He got the largest allocation of stock in this from the state when it was sold off in 2010 and it “continues transformation” thanks to contract repricing, the “releveraging of the company” and the “voluntary and involuntary” departure of thousands of employees.

We are to think of it as a cheap infrastructure play in the “early stages of a massive turnaround”. Mr Hohn also tipped EADS, maker of Airbus airliners. It is also recently privatised, is cheap and has huge potential in a duopoly business with firm barriers to entry.

Other convincing tips from speakers included credit rating company Experian (strong growth, a beneficiary of ‘big data’ and again a business with almost insurmountable barriers to entry); Sampo, owner of 21% of Nordea, the leading Scandinavian banking franchise; and one of my favourites, oil distribution services group DCC, which is successfully consolidating a fragmented industry with lots of acquisitions.

However, I know that some of you like to buy markets and not individual stocks. Good news then, in that I think the most gripping talk of the day came from Andrew Weiss of Weiss Asset Management. He told us to buy Korea.

You have heard this before – David Stevenson wrote about it in Adventurous Investor in May – but to reappraise: amazing infrastructure, fantastic education system and lots of potential cheap labour from enterprise zones bordering North Korea.

Of course, rapid economic growth is entirely irrelevant to stock market returns: high levels of investment and low levels of regard for shareholders mean that high growth economies almost always have low growth stock markets. So what might make Korea different?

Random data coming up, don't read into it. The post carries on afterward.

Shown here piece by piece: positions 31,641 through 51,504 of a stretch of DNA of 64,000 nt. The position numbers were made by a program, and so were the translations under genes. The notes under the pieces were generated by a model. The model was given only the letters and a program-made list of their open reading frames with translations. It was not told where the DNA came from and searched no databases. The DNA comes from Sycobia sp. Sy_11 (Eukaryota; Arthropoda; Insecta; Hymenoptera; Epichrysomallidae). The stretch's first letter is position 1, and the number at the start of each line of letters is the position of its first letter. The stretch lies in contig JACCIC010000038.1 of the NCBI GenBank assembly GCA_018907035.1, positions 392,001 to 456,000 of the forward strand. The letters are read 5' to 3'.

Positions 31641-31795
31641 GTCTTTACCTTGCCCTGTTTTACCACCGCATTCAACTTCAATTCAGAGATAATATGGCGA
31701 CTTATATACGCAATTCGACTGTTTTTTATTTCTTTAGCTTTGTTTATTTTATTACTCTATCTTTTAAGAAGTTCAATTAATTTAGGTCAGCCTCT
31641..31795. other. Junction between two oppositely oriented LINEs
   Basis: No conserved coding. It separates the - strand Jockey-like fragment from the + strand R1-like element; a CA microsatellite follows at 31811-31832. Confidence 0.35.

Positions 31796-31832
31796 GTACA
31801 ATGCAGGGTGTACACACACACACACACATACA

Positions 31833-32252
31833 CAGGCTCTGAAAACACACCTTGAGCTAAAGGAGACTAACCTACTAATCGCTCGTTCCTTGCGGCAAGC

First, it is not starting from too high a price; second, much of the investment is done; and third, there are huge changes to corporate governance under way. These days, corrupt corporate heads actually go to jail and if regulations on the way through now pass, South Korea will soon have the “best shareholder rights in the world”.

There is also a huge wave of money on its way in from the national pension service, and nothing moves a market like money.

You can buy into this story in a complicated way – getting what Weiss calls a “double discount” by picking up ultra-cheap preference shares (Hyundai’s are trading on a price/earnings (p/e) of 3.1 times) – or a potentially less lucrative but more simple way with a Korean exchange-traded fund but, either way, it is worth considering.

I’ll be acting on some of the tips from the conference myself in the next few weeks, but if you want an even simpler takeaway from the Sohn conference it is this: register to become a bone marrow donor.

Slipped into the programme, before the audience had time to head for the door with their BlackBerrys, was a short talk explaining that it does not take that long, will not hurt that much if you turn out to be a match for someone and will show your compassionate side even more than paying £1,000 to attend a conference.

• This article was first published in the Financial Times.

Merryn